The importer must, when appropriate with regards to any risk posed to consumers, carry out sample testing of equipment and investigate complaints about electrical equipment that is not in conformity with the regulations and keep a register of those complaints.
The importer must take action where they have reason to believe that the electrical equipment that they have placed on the market is not in conformity with the regulations.
Before making electrical equipment available on the market, a distributor must act with due care to ensure that it is in conformity with the principal elements of the safety objectives and that the obligations in the regulations are met. If the electrical equipment presents a risk, the distributor must inform the manufacturer or importer and the market surveillance authority of that risk.
They must verify that the equipment bears the CE marking, is accompanied by the required documents and by instructions and safety information, either in Maltese or in English. The distributor must also make sure that the obligations on the manufacturer and importer regarding their identification has been complied with.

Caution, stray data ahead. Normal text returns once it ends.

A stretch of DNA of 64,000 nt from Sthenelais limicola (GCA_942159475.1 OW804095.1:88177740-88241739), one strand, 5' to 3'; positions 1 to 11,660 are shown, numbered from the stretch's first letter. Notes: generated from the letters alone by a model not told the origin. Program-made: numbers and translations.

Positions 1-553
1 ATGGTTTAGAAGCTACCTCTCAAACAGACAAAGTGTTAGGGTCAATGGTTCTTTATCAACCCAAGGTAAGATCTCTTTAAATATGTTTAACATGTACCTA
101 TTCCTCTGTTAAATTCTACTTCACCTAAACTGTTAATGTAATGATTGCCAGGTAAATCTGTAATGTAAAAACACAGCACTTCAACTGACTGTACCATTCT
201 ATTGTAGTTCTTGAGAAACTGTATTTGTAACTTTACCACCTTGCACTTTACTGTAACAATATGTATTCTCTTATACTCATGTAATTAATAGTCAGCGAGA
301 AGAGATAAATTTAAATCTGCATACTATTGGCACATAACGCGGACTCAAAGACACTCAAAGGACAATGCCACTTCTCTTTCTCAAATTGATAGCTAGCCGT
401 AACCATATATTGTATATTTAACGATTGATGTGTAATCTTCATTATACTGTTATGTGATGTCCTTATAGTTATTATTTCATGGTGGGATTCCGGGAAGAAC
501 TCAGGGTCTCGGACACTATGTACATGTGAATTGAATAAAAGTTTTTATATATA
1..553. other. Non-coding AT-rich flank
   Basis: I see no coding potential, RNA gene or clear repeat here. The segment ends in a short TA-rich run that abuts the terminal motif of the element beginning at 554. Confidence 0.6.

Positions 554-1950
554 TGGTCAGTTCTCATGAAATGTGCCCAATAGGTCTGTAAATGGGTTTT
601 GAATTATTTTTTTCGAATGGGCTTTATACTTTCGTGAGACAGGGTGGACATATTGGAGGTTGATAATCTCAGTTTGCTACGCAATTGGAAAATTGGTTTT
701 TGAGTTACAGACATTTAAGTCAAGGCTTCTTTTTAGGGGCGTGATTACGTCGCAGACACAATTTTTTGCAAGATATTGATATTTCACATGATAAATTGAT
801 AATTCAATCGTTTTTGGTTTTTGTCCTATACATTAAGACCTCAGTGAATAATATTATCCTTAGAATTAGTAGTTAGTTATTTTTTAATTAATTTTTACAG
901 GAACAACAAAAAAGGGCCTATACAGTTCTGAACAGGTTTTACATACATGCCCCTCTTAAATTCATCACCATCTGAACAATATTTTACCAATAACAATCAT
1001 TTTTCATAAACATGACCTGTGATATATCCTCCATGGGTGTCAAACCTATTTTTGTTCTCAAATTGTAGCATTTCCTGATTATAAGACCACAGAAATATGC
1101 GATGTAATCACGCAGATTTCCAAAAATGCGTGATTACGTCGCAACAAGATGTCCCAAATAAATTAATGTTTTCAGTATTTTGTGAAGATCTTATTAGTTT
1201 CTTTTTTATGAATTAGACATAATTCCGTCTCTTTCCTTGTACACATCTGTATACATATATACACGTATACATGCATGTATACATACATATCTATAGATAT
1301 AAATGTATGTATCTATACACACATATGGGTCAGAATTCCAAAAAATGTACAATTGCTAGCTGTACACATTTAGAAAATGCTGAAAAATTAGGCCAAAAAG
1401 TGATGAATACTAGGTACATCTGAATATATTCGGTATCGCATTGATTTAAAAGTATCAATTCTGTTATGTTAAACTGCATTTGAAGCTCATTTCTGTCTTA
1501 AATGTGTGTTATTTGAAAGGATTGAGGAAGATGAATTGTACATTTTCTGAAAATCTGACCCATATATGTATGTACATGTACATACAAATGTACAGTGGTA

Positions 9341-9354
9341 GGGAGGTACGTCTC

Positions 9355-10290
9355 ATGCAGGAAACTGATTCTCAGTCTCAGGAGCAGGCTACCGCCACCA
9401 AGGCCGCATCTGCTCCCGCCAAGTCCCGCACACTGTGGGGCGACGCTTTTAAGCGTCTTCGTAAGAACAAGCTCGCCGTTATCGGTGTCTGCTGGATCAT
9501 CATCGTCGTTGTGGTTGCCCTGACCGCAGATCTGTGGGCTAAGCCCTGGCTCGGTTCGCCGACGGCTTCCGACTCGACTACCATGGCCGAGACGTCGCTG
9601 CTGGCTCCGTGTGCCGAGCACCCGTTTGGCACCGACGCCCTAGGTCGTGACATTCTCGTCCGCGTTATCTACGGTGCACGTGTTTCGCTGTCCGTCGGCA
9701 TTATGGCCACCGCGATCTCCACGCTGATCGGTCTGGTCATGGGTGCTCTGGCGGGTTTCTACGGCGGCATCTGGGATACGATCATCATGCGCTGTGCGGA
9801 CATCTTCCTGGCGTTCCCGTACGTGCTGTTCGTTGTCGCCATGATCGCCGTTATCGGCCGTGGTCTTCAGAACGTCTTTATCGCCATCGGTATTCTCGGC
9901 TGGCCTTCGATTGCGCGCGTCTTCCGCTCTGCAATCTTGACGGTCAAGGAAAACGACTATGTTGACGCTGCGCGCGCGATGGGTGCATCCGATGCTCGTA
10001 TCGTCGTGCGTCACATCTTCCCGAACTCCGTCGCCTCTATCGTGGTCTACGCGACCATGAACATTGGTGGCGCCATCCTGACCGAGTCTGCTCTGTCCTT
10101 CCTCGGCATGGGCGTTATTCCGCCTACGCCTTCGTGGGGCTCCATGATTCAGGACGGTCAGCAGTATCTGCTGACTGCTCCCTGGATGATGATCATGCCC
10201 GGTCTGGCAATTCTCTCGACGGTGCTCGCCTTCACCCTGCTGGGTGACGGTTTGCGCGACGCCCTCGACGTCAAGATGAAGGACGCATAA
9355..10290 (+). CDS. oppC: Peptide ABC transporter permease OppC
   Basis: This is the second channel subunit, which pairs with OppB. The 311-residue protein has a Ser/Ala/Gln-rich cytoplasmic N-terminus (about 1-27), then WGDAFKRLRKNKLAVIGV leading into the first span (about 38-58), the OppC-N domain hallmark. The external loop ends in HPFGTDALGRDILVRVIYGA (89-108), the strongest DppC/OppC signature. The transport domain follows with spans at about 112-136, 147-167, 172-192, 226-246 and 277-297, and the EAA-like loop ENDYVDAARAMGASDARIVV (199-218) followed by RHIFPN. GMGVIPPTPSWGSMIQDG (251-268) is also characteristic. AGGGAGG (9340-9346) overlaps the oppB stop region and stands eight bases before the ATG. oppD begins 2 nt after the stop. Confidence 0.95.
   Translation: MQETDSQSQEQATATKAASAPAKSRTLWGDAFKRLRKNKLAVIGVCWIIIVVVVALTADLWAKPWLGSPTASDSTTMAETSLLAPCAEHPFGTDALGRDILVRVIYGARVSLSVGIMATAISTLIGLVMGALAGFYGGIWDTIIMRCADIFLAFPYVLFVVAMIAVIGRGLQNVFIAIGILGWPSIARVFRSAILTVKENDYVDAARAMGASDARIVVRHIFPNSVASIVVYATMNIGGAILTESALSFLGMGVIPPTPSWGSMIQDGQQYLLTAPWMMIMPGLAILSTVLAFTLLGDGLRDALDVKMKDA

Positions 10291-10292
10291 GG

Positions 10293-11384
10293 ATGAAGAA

The distributor must not make non-conforming equipment available on the market, until the equipment has been brought into conformity with the regulations.
The distributor must take action where they have reason to believe that the equipment that they have made available on the market is not in conformity with the regulations.
The distributor must ensure that equipment under their responsibility are safely stored and transported, remaining in conformity with the regulations.
Obligations of manufacturers applying to importers and distributors
Importers or distributors are considered manufacturers for the purposes of the regulations and they are subject to the obligations of the manufacturers, where they place electrical equipment on the market under their name or trademark or modifies the equipment already placed on the market in such a way that compliance with the regulations may be affected.
Enforcement and penalties
The regulations provide powers to Market Surveillance Directorate (MSD), within MCCAA, to take action against economic operators for products that are not in conformity with the regulations. Economic operators are required to co-operate with the enforcement authority and on request, must provide information and take action as appropriate.